Legal battle over water means higher fees for rural Eudora customers
In eastern Douglas County, a long-simmering water war is starting to produce new levels of pain.
Patrons of Rural Water District No. 4 likely will see a jump in water rates in 2011 to help pay for a lawsuit with the city of Eudora that has cost the district about $900,000 in legal fees.
But leaders with the water district — which serves much of southeast Douglas County — are putting Eudora residents on notice that eventually the district expects to get more than $1 million from the city.
“The law says if we win the lawsuit, the city will have to reimburse us for reasonable attorney fees,” said Scott Schultz, the administrator for RWD No. 4. “I expect the legal fees to be over $1 million by the time we’re done with the appeals court. Quite honestly, I have no idea how they are going to find $1 million to pay us back.”
An attorney for the city of Eudora, though, said the water district may not want to hold its breath on that issue.
“I’m going to be very surprised, even if the water district wins the case, that they are going to get anything close to $900,000,” said Curt Tideman, an attorney with Lathrop & Gage. “I would say that $900,000 never should have been spent on this lawsuit, and I would expect a court to find the same thing.”
At the moment, the most certain point seems to be that RWD No. 4 patrons will pay more for their water in 2011. The district’s board is finalizing a new $4 per month “debt service fee” that will be added to the bills of patrons for the next three years.
Schultz said the new fee primarily is to rebuild the district’s cash reserves, which have dwindled as the district has paid the legal fees plus some infrastructure projects that were started before the lawsuit. Schultz said the district would like to have cash reserves of about $400,000 to cover any emergency infrastructure projects. The reserves currently are about $150,000.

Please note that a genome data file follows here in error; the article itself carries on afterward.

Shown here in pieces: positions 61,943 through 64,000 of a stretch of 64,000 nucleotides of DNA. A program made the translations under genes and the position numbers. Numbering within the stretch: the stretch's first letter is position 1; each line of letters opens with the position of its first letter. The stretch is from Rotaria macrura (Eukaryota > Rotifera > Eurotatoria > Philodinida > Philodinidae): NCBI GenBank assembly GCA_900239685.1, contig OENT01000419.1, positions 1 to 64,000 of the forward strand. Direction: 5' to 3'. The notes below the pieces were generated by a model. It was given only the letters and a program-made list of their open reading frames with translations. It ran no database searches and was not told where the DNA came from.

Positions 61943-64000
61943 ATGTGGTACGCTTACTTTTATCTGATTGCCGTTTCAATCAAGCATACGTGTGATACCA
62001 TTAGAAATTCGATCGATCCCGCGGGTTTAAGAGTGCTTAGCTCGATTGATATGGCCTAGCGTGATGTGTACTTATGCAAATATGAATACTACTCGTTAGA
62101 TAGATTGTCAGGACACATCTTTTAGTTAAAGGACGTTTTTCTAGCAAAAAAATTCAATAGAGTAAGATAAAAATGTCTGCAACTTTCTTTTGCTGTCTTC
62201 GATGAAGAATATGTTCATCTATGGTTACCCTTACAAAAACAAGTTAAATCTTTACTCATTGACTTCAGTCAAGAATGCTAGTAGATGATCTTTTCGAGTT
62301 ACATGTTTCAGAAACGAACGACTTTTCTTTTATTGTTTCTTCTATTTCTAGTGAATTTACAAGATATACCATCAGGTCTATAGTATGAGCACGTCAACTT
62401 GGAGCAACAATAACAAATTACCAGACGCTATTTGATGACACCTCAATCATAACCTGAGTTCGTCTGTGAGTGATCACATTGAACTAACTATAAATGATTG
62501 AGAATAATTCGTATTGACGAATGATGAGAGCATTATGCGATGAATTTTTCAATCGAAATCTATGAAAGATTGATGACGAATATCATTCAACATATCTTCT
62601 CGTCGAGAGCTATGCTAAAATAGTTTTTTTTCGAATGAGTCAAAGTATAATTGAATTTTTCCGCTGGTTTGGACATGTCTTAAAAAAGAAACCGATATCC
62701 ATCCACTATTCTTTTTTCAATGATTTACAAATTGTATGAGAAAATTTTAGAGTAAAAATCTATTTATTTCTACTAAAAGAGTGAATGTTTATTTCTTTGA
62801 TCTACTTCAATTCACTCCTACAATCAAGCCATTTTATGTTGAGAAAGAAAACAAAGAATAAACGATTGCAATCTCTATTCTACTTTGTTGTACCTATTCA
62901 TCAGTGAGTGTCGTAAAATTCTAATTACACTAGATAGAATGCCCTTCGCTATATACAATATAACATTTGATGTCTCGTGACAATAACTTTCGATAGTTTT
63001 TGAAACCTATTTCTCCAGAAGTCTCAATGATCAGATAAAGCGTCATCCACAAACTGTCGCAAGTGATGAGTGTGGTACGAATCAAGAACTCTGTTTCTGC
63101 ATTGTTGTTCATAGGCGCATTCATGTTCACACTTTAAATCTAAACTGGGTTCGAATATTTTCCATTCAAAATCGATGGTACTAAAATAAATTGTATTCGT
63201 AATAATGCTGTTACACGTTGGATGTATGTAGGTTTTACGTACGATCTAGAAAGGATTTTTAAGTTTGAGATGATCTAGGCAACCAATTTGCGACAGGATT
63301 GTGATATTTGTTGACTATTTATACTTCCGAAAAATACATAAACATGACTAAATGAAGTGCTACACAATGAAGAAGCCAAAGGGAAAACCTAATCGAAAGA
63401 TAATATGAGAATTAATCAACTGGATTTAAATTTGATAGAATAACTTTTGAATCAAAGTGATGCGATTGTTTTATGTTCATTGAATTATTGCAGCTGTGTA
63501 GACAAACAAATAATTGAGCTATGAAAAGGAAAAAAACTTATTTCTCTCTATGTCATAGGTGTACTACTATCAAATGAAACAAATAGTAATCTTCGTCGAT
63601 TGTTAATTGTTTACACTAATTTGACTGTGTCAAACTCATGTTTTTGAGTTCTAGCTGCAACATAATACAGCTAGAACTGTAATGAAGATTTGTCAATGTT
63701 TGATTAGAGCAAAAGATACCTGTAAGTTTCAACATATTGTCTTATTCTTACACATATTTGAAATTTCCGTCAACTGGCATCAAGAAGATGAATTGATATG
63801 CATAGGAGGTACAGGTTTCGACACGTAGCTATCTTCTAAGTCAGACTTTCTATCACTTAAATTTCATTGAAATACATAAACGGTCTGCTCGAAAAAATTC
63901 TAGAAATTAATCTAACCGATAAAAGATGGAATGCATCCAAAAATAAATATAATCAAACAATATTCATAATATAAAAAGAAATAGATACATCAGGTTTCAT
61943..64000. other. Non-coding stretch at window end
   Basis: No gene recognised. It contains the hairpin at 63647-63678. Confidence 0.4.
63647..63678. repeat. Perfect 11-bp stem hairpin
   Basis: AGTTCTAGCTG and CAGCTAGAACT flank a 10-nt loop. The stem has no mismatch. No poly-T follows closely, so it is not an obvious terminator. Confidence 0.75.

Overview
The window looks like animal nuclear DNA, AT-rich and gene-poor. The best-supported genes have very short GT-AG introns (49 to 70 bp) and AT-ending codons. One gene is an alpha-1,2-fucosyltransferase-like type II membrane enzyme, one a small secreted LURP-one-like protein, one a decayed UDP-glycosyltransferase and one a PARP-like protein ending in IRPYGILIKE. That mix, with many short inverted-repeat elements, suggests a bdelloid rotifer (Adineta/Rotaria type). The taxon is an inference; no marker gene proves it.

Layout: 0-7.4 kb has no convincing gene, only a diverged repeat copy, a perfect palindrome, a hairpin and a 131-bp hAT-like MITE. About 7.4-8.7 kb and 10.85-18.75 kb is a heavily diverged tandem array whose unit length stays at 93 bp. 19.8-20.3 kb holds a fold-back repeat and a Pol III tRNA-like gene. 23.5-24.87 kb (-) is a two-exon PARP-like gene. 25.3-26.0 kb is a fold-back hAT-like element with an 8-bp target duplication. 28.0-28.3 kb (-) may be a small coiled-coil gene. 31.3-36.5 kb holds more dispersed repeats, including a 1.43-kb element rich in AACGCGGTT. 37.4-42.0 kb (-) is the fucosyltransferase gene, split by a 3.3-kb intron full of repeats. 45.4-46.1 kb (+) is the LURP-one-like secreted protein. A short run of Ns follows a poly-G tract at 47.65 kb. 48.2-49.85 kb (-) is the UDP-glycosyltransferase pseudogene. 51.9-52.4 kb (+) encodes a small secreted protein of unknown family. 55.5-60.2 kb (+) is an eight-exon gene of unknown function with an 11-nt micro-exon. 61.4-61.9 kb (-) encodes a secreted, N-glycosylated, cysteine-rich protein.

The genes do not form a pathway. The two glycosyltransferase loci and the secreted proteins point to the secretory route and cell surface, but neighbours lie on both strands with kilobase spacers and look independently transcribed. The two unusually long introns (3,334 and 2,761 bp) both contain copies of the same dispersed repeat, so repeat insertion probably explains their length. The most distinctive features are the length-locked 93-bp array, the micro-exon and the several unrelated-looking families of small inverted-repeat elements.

“We still believe we’re going to prevail, but the board has looked at it and believes it may be a couple of years before we get reimbursed,” Schultz said. “We’ve had to bite the bullet and ask our patrons to help out a little bit.”
The lawsuit between the district and Eudora dates to 2007. It centers on a dispute about whether the city has the right to provide water service to newly annexed areas of southern Eudora. The district — which sued the city — has claimed in the lawsuit that Eudora must pay the water district a fair price to give up the territory or else allow the district to sell water to the area even though it is now in the city limits. The two sides were never able to agree on a price for the disputed territory.
The water district has won a ruling in federal district court that has prohibited Eudora from providing the drinking water to a new Lawrence Memorial Hospital medical building that is being built in the disputed area. The city also has been ordered to pay slightly less than $40,000 in damages, Tideman said.
But Eudora is appealing the ruling to the 10th Circuit Court of Appeals in Denver. Oral arguments are set for Nov. 17, and a decision is expected in early 2011.
But a decision on whether Eudora is required to pay any of the district’s legal fees will be decided in a separate hearing.
Despite the costs, Schultz said he believes the case has been worth it. He said the district has three cities — Eudora, Lawrence and Baldwin City — growing into its territory. If the district isn’t fairly compensated for the loss of its territory, Schultz said rates for its remaining customers will have to increase to cover the district’s basic operating costs.
Tideman, and other city officials, were not able to immediately provide information regarding how much the city of Eudora has spent on the lawsuit. Tideman said it was “considerably less” than $900,000 but said the city’s expenses have been “hundreds of thousands of dollars.”
Tideman said the city could not guarantee that city water rates won’t increase as a result of the lawsuit. He said if the city is ordered to pay a substantial amount of the district’s legal fees that a rate increase or issuance of new bonds would be possible ways that the city would cover those costs.
“But if the circuit court said we’re wrong on each and every issue in the case, even then we don’t believe we would be ordered to pay $900,000,” Tideman said. “Or at least we would hope not.”
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